Definitions

cylinder seal

cylinder seal

Small stone cylinder engraved in intaglio on its surface to leave impressions when rolled on wet clay. It first appeared circa 3400–2900 BC and is considered to be one of the finest artistic achievements of Mesopotamia. The earliest examples used geometric or animal patterns; later seals incorporated the owner's name and depicted a variety of motifs. They were used to mark personal property and make documents legally binding. The seals were adopted in Egypt and the Indus civilization.

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A cylinder seal is a cylinder engraved with a 'picture story', used in ancient times to roll an impression onto a two-dimensional surface, generally wet clay. First appearing in the Near East during the Uruk period, later versions would employ notations with Mesopotamian hieroglyphs. In later periods, they were used to notarize or attest to multiple impressions of clay documents.

The seal itself was made from hard stone, glass, or ceramics such as Egyptian faience. Many varieties of material such as hematite, obsidian, steatite, amethyst and carnelian were used to make cylinder seals, but lapis lazuli was especially popular because of the beauty of the blue stone. Graves and other sites hoarding precious items such as gold, silver, beads, and gemstones often included one or two cylinder seals, as honorific grave goods.

While most Mesopotamian cylinder seals form an image through the use of depressions in the cylinder surface (see lead photo above), some cylinder seals print images using raised areas on the cylinder (see San Andrés image below). The former are used primarily on wet clays; the latter, sometimes referred to as roller stamps, are used to print images on cloth and other similar two dimensional surfaces.

Cylinder seals are a form of impression seal, a category which includes the stamp seal and finger ring seal.

Uses

Cylinder seal impressions were made on a variety of surfaces:

  • clay tablets
  • doors
  • storage jars
  • bales of commodities
  • components of fabricated objects
  • amulets
  • cloth

Theme-driven, memorial, and commemorative nature

The images depicted on cylinder seals were mostly theme-driven, often sociological or religious. Instead of addressing the authority of the seal, a better study may be of the thematic nature of the seals, since they presented the ideas of the society in pictographic and text form. In a famous cylinder depicting Darius I: he is aiming his drawn bow at an upright enraged lion impaled by two arrows, while his chariot horse is trampling a deceased lion. The scene is framed between two slim palm trees, a block of cuneiformic text, and above the scene, the Faravahar symbol of Ahura Mazda, the god representation of Zoroastrianism.

Cylinder seals

The reference below, Garbini, covers many of the following categories of cylinder seal.

A categorization of cylinder seals:

  • Akkadian cylinder seals.
    • Akkadian seal, ca. 2300 BC, stone seal w/ modern impression. See National Geographis Ref. The glyptic(the Scenes) shows "God in barge", people, and offerings.
  • Assyrian cylinder seals.
  • Cypriote Cylinder Seals.
  • Egyptian cylinder seals.
  • Hittite cylinder seals.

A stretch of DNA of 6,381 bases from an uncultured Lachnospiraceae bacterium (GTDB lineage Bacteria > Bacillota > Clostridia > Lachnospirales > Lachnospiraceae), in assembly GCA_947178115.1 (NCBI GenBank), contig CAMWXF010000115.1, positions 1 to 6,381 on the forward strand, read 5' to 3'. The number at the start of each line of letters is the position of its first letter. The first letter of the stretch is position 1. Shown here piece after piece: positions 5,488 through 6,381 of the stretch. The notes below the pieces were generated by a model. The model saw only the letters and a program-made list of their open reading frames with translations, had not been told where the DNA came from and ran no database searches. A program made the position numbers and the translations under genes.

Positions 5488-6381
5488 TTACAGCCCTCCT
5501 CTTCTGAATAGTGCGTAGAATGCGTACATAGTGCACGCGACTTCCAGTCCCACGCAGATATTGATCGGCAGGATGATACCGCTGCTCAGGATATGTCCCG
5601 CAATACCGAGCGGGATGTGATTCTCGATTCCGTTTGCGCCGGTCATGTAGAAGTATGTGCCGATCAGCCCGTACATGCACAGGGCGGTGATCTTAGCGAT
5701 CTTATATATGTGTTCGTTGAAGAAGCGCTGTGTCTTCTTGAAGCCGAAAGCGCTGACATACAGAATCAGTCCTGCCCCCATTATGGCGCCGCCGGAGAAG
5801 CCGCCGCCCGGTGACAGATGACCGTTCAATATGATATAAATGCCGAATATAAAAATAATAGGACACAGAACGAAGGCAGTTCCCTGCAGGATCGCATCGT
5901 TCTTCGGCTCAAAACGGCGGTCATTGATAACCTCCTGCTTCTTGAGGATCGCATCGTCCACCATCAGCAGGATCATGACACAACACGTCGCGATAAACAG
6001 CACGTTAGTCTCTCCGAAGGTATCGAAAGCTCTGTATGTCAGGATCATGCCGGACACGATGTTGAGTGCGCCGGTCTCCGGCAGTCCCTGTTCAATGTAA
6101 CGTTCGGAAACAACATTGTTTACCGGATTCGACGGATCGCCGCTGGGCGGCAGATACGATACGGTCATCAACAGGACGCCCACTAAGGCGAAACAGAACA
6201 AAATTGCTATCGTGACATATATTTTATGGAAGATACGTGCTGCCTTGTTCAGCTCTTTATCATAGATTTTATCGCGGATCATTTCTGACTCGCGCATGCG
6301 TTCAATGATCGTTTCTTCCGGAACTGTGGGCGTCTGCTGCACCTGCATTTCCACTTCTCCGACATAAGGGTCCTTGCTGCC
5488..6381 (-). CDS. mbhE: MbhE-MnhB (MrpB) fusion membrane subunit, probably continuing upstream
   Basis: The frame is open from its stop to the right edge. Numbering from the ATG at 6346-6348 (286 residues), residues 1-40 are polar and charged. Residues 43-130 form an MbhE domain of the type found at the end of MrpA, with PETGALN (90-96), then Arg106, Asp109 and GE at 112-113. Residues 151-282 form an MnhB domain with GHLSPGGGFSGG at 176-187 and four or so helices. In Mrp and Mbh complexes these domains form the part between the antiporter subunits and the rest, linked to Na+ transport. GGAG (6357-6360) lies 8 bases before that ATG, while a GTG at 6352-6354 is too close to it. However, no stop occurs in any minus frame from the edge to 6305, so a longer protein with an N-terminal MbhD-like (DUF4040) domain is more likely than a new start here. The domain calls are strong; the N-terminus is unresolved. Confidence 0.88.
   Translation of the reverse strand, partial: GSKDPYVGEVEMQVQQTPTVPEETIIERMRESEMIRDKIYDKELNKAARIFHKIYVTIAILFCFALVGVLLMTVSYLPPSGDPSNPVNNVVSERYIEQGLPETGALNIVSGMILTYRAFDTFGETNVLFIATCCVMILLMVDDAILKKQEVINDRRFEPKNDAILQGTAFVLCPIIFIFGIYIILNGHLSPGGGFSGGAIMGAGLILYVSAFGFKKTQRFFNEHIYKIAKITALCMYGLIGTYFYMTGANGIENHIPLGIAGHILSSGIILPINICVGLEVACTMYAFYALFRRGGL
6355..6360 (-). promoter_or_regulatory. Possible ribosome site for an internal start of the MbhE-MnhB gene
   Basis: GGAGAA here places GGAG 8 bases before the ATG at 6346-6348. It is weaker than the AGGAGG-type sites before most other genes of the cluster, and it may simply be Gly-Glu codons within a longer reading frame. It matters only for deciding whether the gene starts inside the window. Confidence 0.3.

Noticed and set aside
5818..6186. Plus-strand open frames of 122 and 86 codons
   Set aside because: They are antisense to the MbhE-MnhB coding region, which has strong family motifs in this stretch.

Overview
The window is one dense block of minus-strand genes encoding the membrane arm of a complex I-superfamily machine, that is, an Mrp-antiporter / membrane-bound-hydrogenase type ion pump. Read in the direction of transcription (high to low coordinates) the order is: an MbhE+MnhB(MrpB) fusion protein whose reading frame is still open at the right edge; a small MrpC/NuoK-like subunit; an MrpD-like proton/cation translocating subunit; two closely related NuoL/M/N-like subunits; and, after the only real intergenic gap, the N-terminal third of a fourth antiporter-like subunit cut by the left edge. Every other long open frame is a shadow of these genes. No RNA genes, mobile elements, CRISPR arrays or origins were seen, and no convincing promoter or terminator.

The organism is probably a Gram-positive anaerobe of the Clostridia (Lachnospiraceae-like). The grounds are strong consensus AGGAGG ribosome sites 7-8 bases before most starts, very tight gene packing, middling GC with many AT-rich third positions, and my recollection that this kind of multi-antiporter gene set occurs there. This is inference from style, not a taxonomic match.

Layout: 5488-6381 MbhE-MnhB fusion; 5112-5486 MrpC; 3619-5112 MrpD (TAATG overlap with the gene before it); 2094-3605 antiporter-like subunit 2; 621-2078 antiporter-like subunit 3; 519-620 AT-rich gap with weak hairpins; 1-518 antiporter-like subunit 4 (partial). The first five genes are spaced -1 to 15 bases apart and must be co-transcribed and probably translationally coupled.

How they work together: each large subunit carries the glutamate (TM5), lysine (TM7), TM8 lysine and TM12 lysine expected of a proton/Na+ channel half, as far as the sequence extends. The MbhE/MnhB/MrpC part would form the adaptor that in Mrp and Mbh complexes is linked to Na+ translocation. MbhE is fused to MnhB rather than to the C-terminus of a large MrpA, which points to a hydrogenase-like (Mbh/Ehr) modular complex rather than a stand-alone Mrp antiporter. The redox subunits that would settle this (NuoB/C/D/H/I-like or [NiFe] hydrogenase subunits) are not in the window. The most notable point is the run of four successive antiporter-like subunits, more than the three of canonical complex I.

• Clay envelope usage, etc; see Kultepe.
  • Kassite(the Kassites), cylinder seals.
  • Mittanian cylinder seals.
  • Old Babylonian cylinder seals.
  • Persian cylinder seals; see Darius I, Robinson ref.
  • Proto-Elamite cylinder seals.
  • Sumerian cylinder seals.
  • Neo-Sumerian cylinder seals.
    • see Ref (Garbini), "Seated God, and Worshippers", Cylinder seal, and a modern Impressin, p. 40, (British Museum, London).
  • Syrian cylinder seals.

See also

References

  • Bahn, Paul. Lost Treasures, Great Discoveries in World Archaeology, Ed. by Paul G. Bahn, (Barnes and Noble Books, New York), c 1999. Examples of, or discussions of Stamp seals, cylinder seals and a metal stamp seal.
  • Garbini, Giovanni. Landmarks of the World's Art, The Ancient World, by Giovanni Garbini, (McGraw-Hill Book Company, New York, Toronto), General Eds, Bernard S. Myers, New York, Trewin Copplestone, London, c 1966. Discussion, or pictures of about 25 cylinder seals"; also lists the "Scaraboid seal", an impression seal (needs to be a mirror/reverse to be an impression seal).
  • Metropolitan Museum of Art. Cuneiform Texts in the Metropolitan Museum of Art: Tablets, Cones, and Bricks of the Third and Second Millennia B.C., vol. 1 (New York, 1988). The final section (Bricks) of the book concerns cylinder Seals, with a foreword describing the purpose of the section as to instigate Research into cylinder Seals. The 'cylinder sealing' on the bricks, was done multiple times per brick. Some are of high quality, and some are not. (Also contains the only 2 el Amarna letters, in the USA, with Analysis.)
  • Metropolitan Museum of Art. Ancient Near Eastern Art, (Reprint), Metr. Mus. of Art Photograph Studio, Designed, Alvin Grossman, Photography, Lynton Gardiner, (Metropolitan Museum of Art Bulletin (Spring 1984)), c 1984. 56pgs.
  • National Geogr. Soc. Wonders of the Ancient World; National Geographic Atlas of Archeology, Norman Hammond, Consultant, Nat'l Geogr. Soc., (Multiple Staff authors), (Nat'l Geogr., R.H.Donnelley & Sons, Willard, OH), 1994, 1999, Reg. or Deluxe Ed. Origins of Writing, section, pp 68-75. Akkadian Cylinder seal, with its modern seal impression. p. 71.
  • Robinson, Andrew. The Story of Writing, Andrew Robinson, (Thames and Hudson), c 1995, paperback ed., c 1999. (Page 70, Chapter 4: Cuneiform) Ur-Nammu cylinder seal (and impression), with 2095 BCE hieroglyphs, 2X-3X; Darius I, impression only, of chariot hunting scene, 2X, ca 500 BCE.

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